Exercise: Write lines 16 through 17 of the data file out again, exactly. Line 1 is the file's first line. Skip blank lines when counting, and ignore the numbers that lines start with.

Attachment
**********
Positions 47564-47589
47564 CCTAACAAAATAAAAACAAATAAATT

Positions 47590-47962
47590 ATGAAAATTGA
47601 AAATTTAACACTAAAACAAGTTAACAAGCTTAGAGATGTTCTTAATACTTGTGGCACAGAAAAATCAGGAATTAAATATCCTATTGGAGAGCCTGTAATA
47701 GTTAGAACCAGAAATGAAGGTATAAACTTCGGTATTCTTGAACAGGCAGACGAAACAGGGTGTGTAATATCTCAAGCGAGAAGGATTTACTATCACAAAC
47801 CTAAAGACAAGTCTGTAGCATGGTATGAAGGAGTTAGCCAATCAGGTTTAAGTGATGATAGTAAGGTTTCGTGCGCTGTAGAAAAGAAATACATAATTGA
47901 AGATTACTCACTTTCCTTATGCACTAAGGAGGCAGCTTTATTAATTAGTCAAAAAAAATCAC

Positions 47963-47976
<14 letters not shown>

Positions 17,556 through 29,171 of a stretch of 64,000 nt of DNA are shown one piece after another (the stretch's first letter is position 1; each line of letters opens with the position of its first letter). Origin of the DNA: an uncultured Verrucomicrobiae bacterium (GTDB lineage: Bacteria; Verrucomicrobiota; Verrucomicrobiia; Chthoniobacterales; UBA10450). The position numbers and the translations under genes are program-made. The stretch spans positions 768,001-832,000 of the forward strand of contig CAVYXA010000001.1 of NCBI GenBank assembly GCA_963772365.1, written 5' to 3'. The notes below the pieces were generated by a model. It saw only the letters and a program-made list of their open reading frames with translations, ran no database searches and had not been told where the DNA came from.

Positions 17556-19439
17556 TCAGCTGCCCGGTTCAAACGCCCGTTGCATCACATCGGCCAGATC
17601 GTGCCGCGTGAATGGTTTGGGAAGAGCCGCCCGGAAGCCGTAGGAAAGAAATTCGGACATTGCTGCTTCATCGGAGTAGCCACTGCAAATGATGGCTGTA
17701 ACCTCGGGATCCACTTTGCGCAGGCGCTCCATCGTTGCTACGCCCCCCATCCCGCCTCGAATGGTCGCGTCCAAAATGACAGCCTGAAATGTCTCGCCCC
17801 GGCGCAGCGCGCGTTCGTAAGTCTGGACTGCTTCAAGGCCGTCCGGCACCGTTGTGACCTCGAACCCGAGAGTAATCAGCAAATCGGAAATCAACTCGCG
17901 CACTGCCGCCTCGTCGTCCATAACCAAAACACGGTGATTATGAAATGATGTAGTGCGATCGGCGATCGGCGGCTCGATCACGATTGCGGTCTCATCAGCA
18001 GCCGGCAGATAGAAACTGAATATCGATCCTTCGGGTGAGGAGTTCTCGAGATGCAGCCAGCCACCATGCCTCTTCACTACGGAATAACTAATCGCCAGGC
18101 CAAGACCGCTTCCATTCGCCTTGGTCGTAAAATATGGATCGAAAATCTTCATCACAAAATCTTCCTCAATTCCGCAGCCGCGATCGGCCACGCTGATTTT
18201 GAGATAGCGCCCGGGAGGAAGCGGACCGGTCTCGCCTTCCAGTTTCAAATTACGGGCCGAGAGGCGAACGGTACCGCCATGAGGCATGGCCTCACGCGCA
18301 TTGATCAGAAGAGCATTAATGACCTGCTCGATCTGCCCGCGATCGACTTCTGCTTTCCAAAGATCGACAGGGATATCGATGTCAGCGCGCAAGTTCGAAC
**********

17801 GGCGCAGCGCGCGTTCGTAAGTCTGGACTGCTTCAAGGCCGTCCGGCACCGTTGTGACCTCGAACCCGAGAGTAATCAGCAAATCGGAAATCAACTCGCG
17901 CACTGCCGCCTCGTCGTCCATAACCAAAACACGGTGATTATGAAATGATGTAGTGCGATCGGCGATCGGCGGCTCGATCACGATTGCGGTCTCATCAGCA